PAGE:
Cause of an unpleasant shiver

3rd January 1997 at 00:00
Wynne Harlen reports on the results of the Third International Maths and Science Study and assesses how Scottish pupils can improve their performance.

Two years ago, Her Majesty's inspectors in Scotland reported a largely optimistic view of secondary science education. They noted that during the Nineties the numbers of pupils taking science had been rising, and that more of them passed Standard grade (the 16-plus examination) with higher marks.

Similar trends were reported for Higher grade science (taken one or two years later). The HMI report also commented favourably on the quality and relevance of the science experience of secondary pupils.

So the recent science results from the Third International Maths and Science Study (TIMSS) cause an unpleasant shiver down the Scottish spine. When pupils were tested in S1 and S2 (the first two years of secondary school in Scotland), the S1 pupils came 25th out of 38 countries, while S2 came 25th out of 40. Could these results signal a threat to the good health of secondary school science? As those pupils proceed to their Standard grade exams, will their performances reverse the trend for higher levels of performance?

To answer such questions, we must know whether the performance of pupils in S1 and S2 has declined or whether the change is just in Scotland's position relative to other countries, or whether what was measured by the TIMSS tests gives a valid indication of the aims and values of Scottish science education.

One relevant measure of trends at S2 is provided by the Assessment of Achievement Programme surveys carried out every three years in rotation in maths, science and English. It is too early for the 1996 science results to be available, but between 1990 and 1993, according to the Scottish Office, there was "no clear pattern of rising or falling performance levels over time".

Even if performance has not changed in Scotland, it has in other countries. The mean score of S1 pupils was significantly below that of 21 countries and that of S2 pupils significantly below that of 14, with pupils for England above those in Scotland at both grades.

But it is important to recognise that Scottish pupils are on average younger than their English counterparts at the same grade level and that the S1 pupils tested in April or May 1995 would have had only two terms in secondary school. So what was being tested for the lower age group particularly was the impact of primary school science. The better performance at S2 (in terms of scores rather than rank order) suggests that the secondary school was making up for a slow start.

Primary science in England and Wales has been a compulsory part of the curriculum since 1989, but the position in Scotland is different. Science is a component of the national guidelines for environmental studies 5-14, but although these were issued in 1993, they were not significantly implemented until 1995-96.

Nor had they had much impact on secondary schools by 1995. Up to that time teachers' energies had been channelled into implementing changes in the English language and maths curriculum. So as far as science is concerned, the results of pupils tested in TIMSS reflected the Eighties curriculum.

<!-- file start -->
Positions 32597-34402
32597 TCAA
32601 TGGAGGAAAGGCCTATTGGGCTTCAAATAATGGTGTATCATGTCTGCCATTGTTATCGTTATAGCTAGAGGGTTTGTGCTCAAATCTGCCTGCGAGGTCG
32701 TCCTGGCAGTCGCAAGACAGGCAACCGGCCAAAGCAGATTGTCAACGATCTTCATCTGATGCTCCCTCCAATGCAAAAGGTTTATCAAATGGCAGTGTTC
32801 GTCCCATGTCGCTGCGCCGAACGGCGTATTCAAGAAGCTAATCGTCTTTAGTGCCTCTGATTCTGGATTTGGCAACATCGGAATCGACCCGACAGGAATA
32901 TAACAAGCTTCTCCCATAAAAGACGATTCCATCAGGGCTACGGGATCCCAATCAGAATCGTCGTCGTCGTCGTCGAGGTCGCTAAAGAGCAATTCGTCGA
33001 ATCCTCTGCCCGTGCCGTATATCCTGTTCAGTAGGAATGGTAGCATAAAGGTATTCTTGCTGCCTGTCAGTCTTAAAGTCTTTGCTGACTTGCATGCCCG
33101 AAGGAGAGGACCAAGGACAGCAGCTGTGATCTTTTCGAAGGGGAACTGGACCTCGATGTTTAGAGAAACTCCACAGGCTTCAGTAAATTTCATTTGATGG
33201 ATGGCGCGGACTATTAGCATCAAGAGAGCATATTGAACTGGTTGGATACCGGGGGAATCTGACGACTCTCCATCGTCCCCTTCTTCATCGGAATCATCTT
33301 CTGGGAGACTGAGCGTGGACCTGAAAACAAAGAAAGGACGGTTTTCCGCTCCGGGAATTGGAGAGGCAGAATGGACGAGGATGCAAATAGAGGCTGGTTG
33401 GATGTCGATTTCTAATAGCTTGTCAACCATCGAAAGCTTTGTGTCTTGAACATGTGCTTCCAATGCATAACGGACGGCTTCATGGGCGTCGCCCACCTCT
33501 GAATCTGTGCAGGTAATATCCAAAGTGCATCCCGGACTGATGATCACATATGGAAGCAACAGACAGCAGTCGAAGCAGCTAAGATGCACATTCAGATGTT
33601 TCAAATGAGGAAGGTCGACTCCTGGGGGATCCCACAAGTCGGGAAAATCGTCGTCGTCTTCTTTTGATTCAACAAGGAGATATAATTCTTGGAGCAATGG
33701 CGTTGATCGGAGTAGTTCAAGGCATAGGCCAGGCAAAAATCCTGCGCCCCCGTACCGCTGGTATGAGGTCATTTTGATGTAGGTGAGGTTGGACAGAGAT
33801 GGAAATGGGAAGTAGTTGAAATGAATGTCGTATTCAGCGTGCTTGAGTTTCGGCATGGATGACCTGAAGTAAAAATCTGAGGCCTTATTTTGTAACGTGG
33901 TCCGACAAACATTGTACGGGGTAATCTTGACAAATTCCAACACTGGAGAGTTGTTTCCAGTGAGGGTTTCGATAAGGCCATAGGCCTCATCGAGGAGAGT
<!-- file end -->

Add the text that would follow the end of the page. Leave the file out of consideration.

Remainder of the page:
Other research supports this picture. In 1993, at the start of a two-year Scottish Council for Research in Education project investigating primary teachers' understanding of concepts in science and technology, a national sample was surveyed about their confidence in teaching science and technology.

Science ranked below all other subjects except technology and music. This reflected the position of primary teachers in England who were surveyed by Bennett, Wragg and Carre in 1989, but when their survey was repeated two years later, science had risen to third position in teachers' perceived competence, behind only English and maths.

By contrast, when the Scottish survey was repeated earlier this year, the position of science had not changed. But levels of confidence had increased. The English researchers ascribed the dramatic change they found to the increased resources for primary science and national curriculum specifications.

The SCRE project also investigated the effect that confidence and understanding had on teaching and found that those with low confidence andor understanding avoided teaching the subject. They kept to topics where confidence was higher, stressed process outcomes rather than conceptual development outcomes, relied on prescriptive work cards, underplayed questioning and discussion, and kept to the simplest and safest practical work.

Primary teachers with minimal science in their own education (two-thirds of the sample had no O grades in science) and little added in their initial teacher education, are hardly to blame.

The research suggested optimistically that many teachers had a great degree of latent understanding of science concepts and were willing to increase their knowledge.

Meanwhile, Scottish pupils are entering secondary school with a restricted experience of science which does not reflect the goals of the new 5-14 curriculum. We hope that when 5-14 has been fully implemented and resources are provided to help teachers, the performance in S1 and S2 will reflect pupils' capabilities better and will show Scotland in an improved international position.

Wynne Harlen, director of the Scottish Council for Research in Education.

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